It’s made of 70% viscose from Bamboo and 30% Polyester, so it still retains some moisture-wicking properties while being naturally odor resistant. Basically, this is a shirt for when you don’t need all the over-built performance qualities of more extreme (and expensive) outdoor clothing. It’s also available in a hoodless version. I wore this shirt on a warm day of mountain biking and loved that I didn’t feel like I had to peel it off immediately after returning to the parking lot. It was comfy, soft, and while maybe not best suited for trails with lots of snaggy branches, I’d happily don this shirt for less extreme pursuits.

How it’s sustainable: The bamboo Free Fly uses is organic and FSC certified and they’re suppliers and manufacturers must adhere to the brand’s restricted substances list and code of conduct.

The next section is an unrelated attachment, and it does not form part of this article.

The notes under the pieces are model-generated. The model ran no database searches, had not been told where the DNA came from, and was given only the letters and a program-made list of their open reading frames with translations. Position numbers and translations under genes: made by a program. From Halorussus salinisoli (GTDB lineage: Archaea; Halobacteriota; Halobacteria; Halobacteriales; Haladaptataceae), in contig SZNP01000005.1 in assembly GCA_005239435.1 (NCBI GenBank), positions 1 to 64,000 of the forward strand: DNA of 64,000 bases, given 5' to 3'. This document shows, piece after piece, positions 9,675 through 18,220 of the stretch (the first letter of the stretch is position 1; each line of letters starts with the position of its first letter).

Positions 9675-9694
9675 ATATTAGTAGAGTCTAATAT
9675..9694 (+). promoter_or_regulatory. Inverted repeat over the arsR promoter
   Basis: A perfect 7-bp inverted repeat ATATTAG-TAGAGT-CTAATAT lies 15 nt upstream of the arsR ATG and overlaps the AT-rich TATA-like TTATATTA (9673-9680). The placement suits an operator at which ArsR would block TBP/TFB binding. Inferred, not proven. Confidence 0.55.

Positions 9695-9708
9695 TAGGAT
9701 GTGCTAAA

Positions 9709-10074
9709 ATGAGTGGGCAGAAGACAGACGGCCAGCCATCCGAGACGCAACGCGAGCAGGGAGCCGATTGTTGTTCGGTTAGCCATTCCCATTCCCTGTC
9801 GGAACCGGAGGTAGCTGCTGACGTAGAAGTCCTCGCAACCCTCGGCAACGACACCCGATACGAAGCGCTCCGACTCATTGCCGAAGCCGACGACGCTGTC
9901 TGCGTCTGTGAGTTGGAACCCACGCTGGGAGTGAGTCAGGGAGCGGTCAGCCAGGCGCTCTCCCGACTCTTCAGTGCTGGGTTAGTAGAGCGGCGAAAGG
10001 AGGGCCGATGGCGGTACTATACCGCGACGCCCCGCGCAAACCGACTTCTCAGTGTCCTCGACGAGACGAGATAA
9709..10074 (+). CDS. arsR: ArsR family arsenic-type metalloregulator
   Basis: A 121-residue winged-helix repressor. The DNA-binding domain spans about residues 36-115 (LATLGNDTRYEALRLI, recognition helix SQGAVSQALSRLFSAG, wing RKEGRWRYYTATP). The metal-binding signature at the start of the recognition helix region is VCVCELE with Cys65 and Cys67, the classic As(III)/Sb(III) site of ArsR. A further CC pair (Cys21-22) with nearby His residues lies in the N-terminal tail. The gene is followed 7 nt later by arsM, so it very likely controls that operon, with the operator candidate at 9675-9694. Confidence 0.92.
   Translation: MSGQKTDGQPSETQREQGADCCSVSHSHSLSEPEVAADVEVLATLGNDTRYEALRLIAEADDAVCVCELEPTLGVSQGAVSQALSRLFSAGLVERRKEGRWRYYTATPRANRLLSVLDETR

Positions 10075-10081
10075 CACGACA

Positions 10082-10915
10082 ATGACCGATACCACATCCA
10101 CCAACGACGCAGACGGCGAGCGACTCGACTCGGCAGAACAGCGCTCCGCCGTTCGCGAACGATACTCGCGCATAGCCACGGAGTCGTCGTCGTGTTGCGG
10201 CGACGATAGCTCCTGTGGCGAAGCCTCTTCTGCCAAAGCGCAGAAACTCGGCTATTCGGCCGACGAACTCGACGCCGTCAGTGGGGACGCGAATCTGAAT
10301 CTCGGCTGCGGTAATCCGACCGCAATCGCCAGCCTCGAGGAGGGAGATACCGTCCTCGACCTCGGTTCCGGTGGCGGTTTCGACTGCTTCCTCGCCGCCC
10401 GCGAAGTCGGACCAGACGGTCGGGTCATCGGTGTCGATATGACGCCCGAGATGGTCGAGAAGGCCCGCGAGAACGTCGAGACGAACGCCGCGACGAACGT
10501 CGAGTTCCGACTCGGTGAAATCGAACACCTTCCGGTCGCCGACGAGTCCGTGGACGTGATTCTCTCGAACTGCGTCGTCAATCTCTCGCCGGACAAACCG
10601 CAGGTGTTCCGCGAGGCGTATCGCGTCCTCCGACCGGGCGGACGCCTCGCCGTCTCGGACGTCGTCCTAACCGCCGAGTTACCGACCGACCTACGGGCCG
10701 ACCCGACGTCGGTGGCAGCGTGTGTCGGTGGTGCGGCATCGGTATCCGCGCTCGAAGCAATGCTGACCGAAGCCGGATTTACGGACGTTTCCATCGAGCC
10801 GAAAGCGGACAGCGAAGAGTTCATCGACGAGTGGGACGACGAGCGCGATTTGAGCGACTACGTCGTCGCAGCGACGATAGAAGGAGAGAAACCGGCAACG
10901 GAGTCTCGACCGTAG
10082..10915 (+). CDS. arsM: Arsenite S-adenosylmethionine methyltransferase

Sizes Available: This one comes in 6 colors for women and 9 for men, and is available in a wider range of sizes (XS-XXL for women and S-XXXL for men).

Bottom Line: Sun Hoodies

Don’t be afraid to cover up this summer when you venture outside. Your skin will thank you when it doesn’t have to stare directly into the menacing eyes of the giant ball of fire in the sky that’s trying to kill you. Now don some sleeve and wander on!